The Problem of Good

Normally, when we study theodicy, we think of the problem of evil. “How can a good and loving God permit evil?” we ask. What we often fail to realize is that theodicy has to deal with the problem of good just the same.

Walker Percy has his slightly deranged lead character offer forth this in Lancelot, which I am currently reading:

In times like these when everyone is wonderful, what is needed is a quest for evil.

You should be interested! Such a quest serves God’s cause! How? Because the Good proves nothing. When everyone is wonderful, nobody bothers with God. If you had ten thousand Albert Schweitzers giving their lives for their fellow men, do you think anyone would have a second thought about God?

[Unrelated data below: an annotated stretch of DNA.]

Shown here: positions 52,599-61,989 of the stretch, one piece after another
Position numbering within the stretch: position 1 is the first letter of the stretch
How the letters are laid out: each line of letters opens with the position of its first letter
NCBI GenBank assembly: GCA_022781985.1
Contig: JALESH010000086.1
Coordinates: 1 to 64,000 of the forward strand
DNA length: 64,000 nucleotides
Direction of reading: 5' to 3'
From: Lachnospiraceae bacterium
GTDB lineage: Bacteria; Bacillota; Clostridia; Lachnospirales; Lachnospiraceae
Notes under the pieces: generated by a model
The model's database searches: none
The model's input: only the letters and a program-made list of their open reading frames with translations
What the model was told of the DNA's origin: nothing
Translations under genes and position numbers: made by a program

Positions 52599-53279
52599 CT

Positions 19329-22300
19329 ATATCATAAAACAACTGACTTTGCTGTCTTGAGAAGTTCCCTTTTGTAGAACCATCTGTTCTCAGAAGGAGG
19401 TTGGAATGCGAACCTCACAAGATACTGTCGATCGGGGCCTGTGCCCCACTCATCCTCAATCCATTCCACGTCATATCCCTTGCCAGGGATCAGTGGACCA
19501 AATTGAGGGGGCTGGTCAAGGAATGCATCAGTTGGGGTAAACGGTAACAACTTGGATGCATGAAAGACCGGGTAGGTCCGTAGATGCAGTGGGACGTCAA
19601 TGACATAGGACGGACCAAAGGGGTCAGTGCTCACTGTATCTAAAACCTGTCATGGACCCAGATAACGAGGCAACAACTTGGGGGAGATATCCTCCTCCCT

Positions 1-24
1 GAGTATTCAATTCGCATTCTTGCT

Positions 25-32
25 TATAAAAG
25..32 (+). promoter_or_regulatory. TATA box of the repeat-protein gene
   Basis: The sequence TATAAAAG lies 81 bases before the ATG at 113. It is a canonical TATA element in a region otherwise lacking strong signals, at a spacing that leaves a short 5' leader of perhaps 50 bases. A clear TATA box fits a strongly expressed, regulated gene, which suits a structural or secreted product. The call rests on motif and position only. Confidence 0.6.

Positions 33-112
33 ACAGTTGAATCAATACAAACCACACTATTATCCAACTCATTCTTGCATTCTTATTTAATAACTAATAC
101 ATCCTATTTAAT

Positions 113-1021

Indeed, contentment often does make us stray from God more than when we are in despair. The rest of the passage is similarly great (I’ll give a more detailed review of the book after I finish).

Percy has the uncanny ability of posing serious philosophical themes in his novels without making them feel artificial to the storyline. Almost, dare I say it, Dostoevsky-like.